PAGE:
Patients treated with this regimen were also seven times more likely to show clinically relevant improvements in quality of life than those on a placebo.

Further results from HELP’s open-label extension study supported Takhzyro as a safe and effective treatment for up to 2.5 years.

EMPOWER is an observational, real-world study evaluating Takhzyro’s three-year safety and effectiveness in 165 type 1 or 2 HAE patients. Participants were recruited at sites in the U.S. and Canada. Data is being collected from patients via a smartphone app every three months and routine clinic visits every six months.

Three of the four posters presented at the meeting concerned interim data from the 93 patients enrolled in EMPOWER as of June 2021. Their mean age was 40.5 years, and a total of 78 participants had received at least four doses of Takhzyro before entering the trial (established users), while 15 had received fewer than four doses (new users).

Prior to enrollment, simultaneous health conditions were reported by 53.3% of new and 87.2% of established users and severe HAE attacks were reported by 20% of new and 5.2% of established users.

The poster, “Long-term effectiveness and safety of lanadelumab in the US and Canada: Findings from the EMPOWER Study,” showed that about 15 months of treatment with Takhzyro resulted in an 83% drop in attack rates among new users relative to the pre-treatment period.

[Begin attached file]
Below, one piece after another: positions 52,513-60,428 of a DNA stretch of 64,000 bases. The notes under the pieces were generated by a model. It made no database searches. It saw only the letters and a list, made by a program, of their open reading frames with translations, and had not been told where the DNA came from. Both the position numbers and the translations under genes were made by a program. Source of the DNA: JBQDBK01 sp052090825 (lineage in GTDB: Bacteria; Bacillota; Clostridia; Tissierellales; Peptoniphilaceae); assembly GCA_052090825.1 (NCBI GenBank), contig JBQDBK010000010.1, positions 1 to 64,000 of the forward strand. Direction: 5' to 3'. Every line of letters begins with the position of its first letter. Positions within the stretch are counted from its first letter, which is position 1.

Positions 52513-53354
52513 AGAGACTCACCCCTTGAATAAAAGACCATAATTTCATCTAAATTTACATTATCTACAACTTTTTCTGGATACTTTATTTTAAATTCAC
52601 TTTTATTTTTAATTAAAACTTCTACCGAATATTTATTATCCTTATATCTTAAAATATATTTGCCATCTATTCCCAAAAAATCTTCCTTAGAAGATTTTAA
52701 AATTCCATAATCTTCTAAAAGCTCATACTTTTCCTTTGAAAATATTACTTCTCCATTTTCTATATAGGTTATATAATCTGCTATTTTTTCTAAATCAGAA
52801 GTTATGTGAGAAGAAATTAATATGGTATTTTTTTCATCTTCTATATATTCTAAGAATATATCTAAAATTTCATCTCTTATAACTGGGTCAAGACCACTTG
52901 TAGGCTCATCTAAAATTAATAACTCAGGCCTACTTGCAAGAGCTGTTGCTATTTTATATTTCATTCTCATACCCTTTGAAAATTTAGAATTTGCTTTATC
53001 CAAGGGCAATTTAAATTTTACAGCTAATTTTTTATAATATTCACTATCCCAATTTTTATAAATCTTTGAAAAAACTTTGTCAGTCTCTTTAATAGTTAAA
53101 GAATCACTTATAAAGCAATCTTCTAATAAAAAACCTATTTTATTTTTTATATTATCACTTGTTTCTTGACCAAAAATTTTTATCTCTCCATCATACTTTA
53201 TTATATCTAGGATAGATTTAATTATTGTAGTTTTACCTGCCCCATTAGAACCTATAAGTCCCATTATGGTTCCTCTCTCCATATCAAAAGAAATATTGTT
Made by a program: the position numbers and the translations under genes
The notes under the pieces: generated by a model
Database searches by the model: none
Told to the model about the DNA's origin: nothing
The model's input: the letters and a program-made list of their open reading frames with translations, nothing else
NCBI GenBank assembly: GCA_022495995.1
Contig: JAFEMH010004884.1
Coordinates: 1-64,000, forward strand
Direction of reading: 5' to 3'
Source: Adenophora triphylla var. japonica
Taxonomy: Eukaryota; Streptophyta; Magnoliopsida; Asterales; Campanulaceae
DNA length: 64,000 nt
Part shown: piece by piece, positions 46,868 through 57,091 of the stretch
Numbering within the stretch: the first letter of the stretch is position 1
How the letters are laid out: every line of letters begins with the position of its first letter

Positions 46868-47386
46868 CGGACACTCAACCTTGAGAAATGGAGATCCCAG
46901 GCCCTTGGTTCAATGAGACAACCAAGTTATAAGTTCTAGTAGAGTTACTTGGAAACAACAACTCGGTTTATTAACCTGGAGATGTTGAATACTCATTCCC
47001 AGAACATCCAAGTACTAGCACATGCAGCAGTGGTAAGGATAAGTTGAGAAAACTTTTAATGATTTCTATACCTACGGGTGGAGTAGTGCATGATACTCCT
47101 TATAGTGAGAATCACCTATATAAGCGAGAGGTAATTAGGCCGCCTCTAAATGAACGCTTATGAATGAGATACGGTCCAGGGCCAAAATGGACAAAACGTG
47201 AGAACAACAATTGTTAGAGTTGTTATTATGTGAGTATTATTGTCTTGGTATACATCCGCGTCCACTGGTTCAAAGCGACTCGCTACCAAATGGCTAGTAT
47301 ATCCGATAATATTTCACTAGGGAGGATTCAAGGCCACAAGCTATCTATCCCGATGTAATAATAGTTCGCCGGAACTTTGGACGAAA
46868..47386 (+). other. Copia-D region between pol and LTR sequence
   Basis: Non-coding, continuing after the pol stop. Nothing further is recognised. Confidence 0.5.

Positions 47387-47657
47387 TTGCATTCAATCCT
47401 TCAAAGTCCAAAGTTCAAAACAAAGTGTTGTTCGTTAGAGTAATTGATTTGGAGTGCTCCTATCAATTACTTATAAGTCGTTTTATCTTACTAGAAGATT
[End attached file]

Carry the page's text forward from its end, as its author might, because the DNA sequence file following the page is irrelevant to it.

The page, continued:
Specifically, mean attack frequency was reduced from 1.2 monthly attacks to 0.2, or fewer than one attack per month — the same mean attack rate that was sustained throughout the treatment period in established users.

In addition, no new safety concerns were identified supporting the therapy’s safety profile reported in previous trials.

These results highlighted that Takhzyro was associated with a marked reduction in the frequency of HAE attacks among new users and a maintenance of low attack rates among established users.

Similar trends were observed after one year of treatment in patient-reported outcomes collected through the smartphone app, including the Angioedema Control Test, the Angioedema Quality of Life Questionnaire, and the Treatment Satisfaction Questionnaire for Medication.

New users showed improvements in disease control, quality of life, and treatment satisfaction, while these measures remained stable in patients already on Takhzyro before study entry.